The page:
Conversation with Dan Nadav
Hi, this is Ed Maguire, Insights Partner at Momenta, with a Digital Disruptor interview. Today we have with us Dan Nadav who is the CEO of EnviroPower, and we’re going to dive into what they’re doing, I think you’ll find it pretty exciting. This is really a combination of some existing technologies that have been innovated in new ways, but with profound implications for the energy industry and the grid. I think when you hear about it, you’ll be just as intrigued as I was. Dan thank you so much for joining us.
Thanks so much for having me Ed, thanks so much and good morning. Good morning to you, and good morning to everyone.
First could you provide a quick look at your background, and what brought you to start EnviroPower?
technologies, geo-thermal, heat recovery, wind, and the last few years I’ve been fascinated by this concept called micro co-generation, or Micro-CHP, and that’s where I dedicate my career. To EnviroPower I came from that industry understanding, or I would say with a deep understanding that this is such a unique technology, such a revolutionary design that it can really change everything, bringing two major worlds, the world of heating, and the world of electricity, the two major worlds of energy that we have today, together in an very-very efficient and effective way.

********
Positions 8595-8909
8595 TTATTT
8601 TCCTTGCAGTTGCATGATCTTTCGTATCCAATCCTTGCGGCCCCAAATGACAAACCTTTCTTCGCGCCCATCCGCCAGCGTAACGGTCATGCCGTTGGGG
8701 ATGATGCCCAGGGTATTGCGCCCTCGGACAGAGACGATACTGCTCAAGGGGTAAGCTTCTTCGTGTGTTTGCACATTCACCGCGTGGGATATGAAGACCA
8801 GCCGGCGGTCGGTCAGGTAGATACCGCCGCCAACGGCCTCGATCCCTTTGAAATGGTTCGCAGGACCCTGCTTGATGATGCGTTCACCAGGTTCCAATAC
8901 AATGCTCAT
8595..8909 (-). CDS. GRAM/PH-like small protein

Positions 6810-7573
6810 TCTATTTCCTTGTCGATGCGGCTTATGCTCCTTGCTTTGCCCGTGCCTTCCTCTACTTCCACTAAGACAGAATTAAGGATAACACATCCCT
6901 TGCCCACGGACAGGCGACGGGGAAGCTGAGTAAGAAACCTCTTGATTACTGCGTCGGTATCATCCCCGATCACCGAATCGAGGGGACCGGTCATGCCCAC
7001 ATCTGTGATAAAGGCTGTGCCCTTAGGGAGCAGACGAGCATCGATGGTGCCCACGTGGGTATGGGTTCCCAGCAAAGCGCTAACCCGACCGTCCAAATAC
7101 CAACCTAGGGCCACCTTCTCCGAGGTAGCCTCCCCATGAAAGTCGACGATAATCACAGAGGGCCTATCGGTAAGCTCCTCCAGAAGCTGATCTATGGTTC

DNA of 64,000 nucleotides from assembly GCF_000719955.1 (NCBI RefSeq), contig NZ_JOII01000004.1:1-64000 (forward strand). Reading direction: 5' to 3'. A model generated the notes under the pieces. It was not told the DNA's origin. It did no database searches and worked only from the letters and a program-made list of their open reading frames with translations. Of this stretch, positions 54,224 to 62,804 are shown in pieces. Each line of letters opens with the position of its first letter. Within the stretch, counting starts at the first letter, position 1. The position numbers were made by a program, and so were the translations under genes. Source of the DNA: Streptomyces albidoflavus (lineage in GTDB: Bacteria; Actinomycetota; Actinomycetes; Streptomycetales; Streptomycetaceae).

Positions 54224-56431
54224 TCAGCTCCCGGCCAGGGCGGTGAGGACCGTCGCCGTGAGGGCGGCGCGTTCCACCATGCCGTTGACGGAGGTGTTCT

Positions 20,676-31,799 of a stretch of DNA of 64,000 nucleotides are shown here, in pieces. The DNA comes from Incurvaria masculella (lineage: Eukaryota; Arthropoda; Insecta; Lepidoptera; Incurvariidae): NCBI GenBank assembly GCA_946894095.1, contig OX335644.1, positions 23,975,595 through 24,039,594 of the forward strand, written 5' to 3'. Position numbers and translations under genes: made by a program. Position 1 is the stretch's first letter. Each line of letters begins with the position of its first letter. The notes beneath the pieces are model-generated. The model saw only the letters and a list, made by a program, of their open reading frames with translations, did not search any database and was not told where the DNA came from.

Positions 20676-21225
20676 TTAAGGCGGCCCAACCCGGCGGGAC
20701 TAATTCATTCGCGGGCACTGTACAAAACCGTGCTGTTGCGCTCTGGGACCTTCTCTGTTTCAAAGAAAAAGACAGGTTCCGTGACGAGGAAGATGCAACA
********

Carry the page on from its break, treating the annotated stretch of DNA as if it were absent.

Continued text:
Could you talk about the business problem that you’re addressing, what’s the backdrop in the industry that’s brought you to start this company?
I think that what we’ve seen in the last decade or two is amajortransition in the energy world, so big that there are few who would call it or compare it to the revolution of the internet itself. It’s a change shift from centralized generation, into distributed generation. It’s a used change that actually brings a lot of benefit, or this potentially can bring huge benefits to us, the society. We can save billions of dollars with this change of infrastructure. We can empower consumers to change their own source of electricity, and probably the most important element, we will come with this change from generation into distributed greener and cleaner in the way we use the energy sources that are available for us.
But as any other large transition, this transition also comes with challenges. Right now, one of the challenges of this transition is unprecedented price increase in the price of retail electricity. And on the other hand, basically, somewhat related to this transition, is a spike, a continuous spike in the number of outages that this country experience, electric outages. That leaves consumers with the need to look into more affordable, more reliable sources of electricity, sources of energy. In today’s market if you look at that, the choices are quite poor; you have bigger generators that the consumer can buy, or home-based batteries, but both solutions are quite expensive and most of the time comes with I would say miserable economics.